The Palestinian security apparatus and gunmen in the West Bank told an AP reporter in Ramallah that Hizballah was the worst threat to the truce with Israel. The reporter wrote on Feb. 9, 2005: "One retired militant told AP that a Hizballah recruiter called him just a day before the Mideast summit in Egypt, told him the cease-fire wouldn't last and offered him a generous payment if he returns to violence. A squad of five or six militants typically receives $5,000 to $8,000 a month for expenses, including bullets, weapons, cell phone calling cards, and spending money." In addition, a Palestinian delegation headed by 'Abd al-Fattah Hamail, a former PA minister, was sent to Beirut to meet high-ranking Hizballah members in an attempt to clamp down on Hizballah terrorists in the territories. (Intelligence and Terrorism Information Center at the Center for Special Studies)
  • Questions for Mubarak - Saad Eddin Ibrahim
    Why does the Mubarak regime continue to resort to heavy-handed tactics against its peaceful opposition? Those in Mubarak's regime argue that if he allowed democratization to proceed unchecked, with fair and honest elections, Islamists would undoubtedly take over. But what has Mubarak done to preserve the popularity of non-Islamist forces in the country? Isn't it Mubarak's repression of secular civil forces that has kept the field empty for the Islamists in Egypt, where there are now more than 100,000 mosques where they can freely preach their message - but only a handful of registered political parties and human rights groups? The writer is an Egyptian democracy activist and a sociology professor at the American University in Cairo. (Washington Post)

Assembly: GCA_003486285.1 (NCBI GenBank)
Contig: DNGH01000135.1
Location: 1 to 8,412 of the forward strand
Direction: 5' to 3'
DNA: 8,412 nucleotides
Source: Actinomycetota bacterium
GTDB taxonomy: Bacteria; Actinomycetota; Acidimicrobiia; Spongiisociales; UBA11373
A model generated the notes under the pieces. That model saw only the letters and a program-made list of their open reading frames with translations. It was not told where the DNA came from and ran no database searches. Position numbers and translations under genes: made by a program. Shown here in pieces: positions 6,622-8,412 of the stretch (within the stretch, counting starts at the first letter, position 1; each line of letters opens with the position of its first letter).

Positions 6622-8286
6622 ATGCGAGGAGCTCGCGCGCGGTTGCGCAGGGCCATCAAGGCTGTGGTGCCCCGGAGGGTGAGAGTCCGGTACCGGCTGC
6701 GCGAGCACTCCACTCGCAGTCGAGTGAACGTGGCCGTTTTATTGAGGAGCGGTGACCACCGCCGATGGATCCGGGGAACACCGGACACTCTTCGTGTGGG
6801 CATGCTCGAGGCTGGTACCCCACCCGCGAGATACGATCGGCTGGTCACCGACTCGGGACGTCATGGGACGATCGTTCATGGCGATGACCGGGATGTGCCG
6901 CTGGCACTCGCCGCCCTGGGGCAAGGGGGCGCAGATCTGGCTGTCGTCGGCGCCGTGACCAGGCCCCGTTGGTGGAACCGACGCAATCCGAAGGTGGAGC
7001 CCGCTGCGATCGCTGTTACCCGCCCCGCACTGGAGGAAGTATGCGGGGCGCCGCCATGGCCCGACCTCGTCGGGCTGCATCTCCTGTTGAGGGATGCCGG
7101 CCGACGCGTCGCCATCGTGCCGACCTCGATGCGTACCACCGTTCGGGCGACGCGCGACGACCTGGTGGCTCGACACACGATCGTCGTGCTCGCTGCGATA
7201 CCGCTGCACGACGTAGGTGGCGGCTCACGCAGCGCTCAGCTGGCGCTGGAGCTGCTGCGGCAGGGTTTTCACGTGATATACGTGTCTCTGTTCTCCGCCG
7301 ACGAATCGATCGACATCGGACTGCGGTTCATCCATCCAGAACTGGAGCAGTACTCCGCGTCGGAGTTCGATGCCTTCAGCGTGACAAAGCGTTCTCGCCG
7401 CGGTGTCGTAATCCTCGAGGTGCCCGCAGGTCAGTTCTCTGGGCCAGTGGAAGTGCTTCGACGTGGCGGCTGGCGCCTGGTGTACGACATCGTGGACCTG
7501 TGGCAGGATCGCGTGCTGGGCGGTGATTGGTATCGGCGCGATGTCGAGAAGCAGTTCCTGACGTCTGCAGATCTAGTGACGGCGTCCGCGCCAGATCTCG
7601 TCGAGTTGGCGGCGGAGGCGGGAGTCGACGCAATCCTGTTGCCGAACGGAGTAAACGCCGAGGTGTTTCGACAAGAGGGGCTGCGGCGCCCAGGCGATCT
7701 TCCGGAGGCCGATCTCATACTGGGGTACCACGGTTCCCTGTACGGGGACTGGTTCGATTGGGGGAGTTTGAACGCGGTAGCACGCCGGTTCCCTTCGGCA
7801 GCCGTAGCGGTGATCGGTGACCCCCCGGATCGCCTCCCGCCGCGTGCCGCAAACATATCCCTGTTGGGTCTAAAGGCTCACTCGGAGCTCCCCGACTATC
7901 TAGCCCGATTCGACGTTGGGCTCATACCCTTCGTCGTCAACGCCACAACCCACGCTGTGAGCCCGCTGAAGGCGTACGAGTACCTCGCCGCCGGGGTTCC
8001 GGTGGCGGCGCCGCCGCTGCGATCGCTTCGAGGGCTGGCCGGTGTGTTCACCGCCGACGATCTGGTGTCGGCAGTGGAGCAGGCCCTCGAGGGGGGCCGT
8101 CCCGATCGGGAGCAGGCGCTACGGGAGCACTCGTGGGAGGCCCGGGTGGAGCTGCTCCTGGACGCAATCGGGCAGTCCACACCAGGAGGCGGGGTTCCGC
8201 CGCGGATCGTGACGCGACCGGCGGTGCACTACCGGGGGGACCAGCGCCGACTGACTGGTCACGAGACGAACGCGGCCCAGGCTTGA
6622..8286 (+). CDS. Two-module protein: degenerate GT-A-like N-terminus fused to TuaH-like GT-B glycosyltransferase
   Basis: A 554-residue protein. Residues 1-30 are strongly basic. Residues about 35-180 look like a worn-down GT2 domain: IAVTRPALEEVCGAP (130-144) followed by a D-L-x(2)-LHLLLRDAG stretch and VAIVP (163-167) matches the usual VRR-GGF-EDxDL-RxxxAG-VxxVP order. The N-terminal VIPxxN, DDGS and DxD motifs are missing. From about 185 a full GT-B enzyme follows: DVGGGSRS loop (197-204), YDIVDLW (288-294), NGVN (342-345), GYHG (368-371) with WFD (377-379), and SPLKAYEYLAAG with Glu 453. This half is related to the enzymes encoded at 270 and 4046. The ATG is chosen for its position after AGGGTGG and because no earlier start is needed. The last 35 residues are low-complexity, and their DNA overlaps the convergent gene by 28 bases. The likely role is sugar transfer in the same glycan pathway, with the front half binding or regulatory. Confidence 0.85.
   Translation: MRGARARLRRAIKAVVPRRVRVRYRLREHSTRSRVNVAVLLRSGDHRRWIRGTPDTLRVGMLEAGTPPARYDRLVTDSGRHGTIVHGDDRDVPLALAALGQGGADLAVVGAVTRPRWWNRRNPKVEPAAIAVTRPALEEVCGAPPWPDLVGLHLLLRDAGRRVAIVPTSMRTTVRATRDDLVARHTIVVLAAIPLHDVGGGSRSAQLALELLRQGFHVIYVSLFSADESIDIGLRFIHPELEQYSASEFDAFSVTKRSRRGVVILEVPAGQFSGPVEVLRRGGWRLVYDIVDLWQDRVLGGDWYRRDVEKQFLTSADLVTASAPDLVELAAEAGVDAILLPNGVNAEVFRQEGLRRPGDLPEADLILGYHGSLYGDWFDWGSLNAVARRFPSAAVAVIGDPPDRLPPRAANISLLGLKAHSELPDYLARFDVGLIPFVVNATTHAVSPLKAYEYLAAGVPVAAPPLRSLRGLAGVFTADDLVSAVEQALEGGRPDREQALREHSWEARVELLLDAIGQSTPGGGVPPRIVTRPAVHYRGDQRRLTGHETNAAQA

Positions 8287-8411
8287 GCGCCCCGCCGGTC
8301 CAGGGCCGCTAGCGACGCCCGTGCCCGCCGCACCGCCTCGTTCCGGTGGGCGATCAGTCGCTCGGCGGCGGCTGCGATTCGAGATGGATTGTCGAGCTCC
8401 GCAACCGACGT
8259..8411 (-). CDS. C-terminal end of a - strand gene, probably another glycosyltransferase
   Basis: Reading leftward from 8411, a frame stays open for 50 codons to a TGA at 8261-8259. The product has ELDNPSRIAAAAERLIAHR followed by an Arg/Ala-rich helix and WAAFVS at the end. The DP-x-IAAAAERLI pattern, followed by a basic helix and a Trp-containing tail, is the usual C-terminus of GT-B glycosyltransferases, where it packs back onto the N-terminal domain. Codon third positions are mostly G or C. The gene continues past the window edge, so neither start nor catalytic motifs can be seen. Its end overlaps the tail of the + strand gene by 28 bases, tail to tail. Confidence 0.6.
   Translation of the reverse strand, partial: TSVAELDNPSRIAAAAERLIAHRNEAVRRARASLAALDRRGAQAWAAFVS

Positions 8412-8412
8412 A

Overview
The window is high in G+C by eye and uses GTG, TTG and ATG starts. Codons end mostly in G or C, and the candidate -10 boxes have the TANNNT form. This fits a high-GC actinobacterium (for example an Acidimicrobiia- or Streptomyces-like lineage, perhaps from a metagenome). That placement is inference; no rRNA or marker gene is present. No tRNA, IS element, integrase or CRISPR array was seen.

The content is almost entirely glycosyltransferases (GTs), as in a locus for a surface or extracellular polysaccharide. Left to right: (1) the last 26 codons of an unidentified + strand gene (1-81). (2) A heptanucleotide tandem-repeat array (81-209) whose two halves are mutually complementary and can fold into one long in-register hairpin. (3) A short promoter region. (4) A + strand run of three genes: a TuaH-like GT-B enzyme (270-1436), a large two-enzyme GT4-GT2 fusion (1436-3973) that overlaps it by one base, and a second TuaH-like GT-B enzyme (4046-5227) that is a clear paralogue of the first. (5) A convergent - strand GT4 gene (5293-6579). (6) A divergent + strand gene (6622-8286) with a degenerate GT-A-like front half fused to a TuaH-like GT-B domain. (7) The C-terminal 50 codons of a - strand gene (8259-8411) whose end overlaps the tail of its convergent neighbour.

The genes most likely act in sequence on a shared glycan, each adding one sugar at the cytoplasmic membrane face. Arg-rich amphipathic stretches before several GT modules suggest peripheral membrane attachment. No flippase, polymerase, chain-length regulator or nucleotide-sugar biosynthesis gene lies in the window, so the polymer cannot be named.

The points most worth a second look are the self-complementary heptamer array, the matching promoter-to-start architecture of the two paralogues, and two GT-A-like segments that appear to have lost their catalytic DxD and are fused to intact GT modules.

• Iran: Arabs in Israel's Trap - Hassan Hanizadeh
    Israeli Foreign Minister Sylvan Shalom has announced that at least 10 Arab embassies will be established in Tel Aviv by the yearend. Qatar, Oman, Tunisia, Libya, Algeria, Morocco, and occupied Palestine are to send ambassadors to Tel Aviv by the end of 2005, according to reports. The Sharm el-Sheikh summit paved the way for the future diplomatic relations between the Arabs and Israel, and Sharon was the real winner of the meeting.